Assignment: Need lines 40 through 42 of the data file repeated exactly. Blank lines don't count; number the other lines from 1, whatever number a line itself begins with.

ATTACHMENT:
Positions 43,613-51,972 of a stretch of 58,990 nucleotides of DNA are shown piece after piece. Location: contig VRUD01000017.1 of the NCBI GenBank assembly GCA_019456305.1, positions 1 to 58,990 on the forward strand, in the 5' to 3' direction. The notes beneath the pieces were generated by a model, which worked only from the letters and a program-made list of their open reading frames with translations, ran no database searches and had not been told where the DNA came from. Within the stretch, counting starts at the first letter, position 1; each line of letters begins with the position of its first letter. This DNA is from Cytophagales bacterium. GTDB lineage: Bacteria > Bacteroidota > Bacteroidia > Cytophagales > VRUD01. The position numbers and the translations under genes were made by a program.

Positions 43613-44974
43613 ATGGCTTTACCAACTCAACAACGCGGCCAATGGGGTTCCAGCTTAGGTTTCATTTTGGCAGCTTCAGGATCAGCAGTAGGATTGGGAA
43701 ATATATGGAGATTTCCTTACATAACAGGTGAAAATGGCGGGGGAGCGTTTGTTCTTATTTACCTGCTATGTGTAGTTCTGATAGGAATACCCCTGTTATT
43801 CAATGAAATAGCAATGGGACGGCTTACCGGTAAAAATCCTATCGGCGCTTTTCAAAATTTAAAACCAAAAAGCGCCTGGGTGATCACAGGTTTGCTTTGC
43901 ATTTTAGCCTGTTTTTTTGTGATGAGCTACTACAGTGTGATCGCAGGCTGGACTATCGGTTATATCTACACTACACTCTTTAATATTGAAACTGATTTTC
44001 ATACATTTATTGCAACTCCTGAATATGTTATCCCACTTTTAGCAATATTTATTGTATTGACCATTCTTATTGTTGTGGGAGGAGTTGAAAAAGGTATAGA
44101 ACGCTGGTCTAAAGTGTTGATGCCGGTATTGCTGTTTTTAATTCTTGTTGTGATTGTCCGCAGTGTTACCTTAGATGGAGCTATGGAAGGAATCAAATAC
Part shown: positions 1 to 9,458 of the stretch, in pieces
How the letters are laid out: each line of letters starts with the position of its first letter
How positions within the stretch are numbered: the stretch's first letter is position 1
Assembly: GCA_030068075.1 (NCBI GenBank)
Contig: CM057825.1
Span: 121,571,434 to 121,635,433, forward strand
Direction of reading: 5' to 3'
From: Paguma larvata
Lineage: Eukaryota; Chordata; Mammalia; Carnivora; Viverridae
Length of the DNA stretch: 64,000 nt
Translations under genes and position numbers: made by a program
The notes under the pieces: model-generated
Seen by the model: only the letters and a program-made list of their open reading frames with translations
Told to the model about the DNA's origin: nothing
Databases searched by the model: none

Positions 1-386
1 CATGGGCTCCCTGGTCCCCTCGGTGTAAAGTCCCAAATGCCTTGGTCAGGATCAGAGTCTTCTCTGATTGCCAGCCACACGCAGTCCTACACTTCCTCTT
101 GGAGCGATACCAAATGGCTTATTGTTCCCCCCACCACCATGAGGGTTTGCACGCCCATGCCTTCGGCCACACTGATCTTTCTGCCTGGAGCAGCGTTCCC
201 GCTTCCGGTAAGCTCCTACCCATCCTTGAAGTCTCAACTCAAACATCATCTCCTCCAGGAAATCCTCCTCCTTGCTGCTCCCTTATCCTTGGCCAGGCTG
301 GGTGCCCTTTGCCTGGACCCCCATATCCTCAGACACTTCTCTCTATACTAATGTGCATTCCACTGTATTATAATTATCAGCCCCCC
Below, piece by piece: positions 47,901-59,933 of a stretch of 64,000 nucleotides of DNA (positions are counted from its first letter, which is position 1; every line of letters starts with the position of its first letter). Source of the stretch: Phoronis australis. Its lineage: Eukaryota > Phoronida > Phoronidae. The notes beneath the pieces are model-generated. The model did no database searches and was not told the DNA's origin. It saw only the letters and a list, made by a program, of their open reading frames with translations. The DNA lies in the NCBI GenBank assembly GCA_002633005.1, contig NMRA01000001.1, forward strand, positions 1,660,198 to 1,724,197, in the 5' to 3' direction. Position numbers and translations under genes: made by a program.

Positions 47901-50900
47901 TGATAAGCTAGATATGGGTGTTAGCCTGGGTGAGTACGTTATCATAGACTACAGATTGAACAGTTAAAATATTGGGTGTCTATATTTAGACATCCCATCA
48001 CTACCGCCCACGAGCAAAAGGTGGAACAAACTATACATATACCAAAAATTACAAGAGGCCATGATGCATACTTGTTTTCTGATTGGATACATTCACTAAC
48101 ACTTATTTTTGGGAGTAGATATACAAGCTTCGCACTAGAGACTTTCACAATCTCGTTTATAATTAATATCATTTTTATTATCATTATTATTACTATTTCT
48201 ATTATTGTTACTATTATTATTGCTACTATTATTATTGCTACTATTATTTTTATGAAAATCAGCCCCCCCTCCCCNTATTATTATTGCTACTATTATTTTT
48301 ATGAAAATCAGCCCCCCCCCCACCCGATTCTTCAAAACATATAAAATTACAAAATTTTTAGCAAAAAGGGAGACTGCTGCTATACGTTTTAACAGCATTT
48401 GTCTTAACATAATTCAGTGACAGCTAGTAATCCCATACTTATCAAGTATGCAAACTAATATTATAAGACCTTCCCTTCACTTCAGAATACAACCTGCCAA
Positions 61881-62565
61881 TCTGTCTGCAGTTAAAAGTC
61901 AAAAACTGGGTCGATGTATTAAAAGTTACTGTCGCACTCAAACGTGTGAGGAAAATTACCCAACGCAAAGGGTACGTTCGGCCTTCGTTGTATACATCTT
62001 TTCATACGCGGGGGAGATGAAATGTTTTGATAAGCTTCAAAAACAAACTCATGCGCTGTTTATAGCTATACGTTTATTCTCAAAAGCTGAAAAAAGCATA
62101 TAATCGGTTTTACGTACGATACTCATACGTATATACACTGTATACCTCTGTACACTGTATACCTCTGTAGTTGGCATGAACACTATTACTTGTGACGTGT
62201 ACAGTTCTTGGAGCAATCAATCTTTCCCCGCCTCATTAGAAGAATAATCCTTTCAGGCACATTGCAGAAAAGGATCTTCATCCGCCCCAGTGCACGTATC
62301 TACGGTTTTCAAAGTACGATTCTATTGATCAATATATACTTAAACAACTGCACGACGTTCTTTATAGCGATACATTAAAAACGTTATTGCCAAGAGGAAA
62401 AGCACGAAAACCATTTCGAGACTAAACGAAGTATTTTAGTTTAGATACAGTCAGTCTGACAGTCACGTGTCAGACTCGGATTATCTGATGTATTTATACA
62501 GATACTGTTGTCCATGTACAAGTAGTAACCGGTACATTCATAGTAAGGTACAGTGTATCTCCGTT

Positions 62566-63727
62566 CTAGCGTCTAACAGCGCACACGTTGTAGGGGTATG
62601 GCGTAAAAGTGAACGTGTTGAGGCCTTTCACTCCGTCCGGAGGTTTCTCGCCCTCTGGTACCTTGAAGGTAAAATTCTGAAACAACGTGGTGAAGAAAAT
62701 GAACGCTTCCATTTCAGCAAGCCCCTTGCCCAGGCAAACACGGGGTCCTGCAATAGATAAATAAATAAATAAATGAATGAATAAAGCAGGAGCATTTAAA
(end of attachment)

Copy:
62001 TTCATACGCGGGGGAGATGAAATGTTTTGATAAGCTTCAAAAACAAACTCATGCGCTGTTTATAGCTATACGTTTATTCTCAAAAGCTGAAAAAAGCATA
62101 TAATCGGTTTTACGTACGATACTCATACGTATATACACTGTATACCTCTGTACACTGTATACCTCTGTAGTTGGCATGAACACTATTACTTGTGACGTGT
62201 ACAGTTCTTGGAGCAATCAATCTTTCCCCGCCTCATTAGAAGAATAATCCTTTCAGGCACATTGCAGAAAAGGATCTTCATCCGCCCCAGTGCACGTATC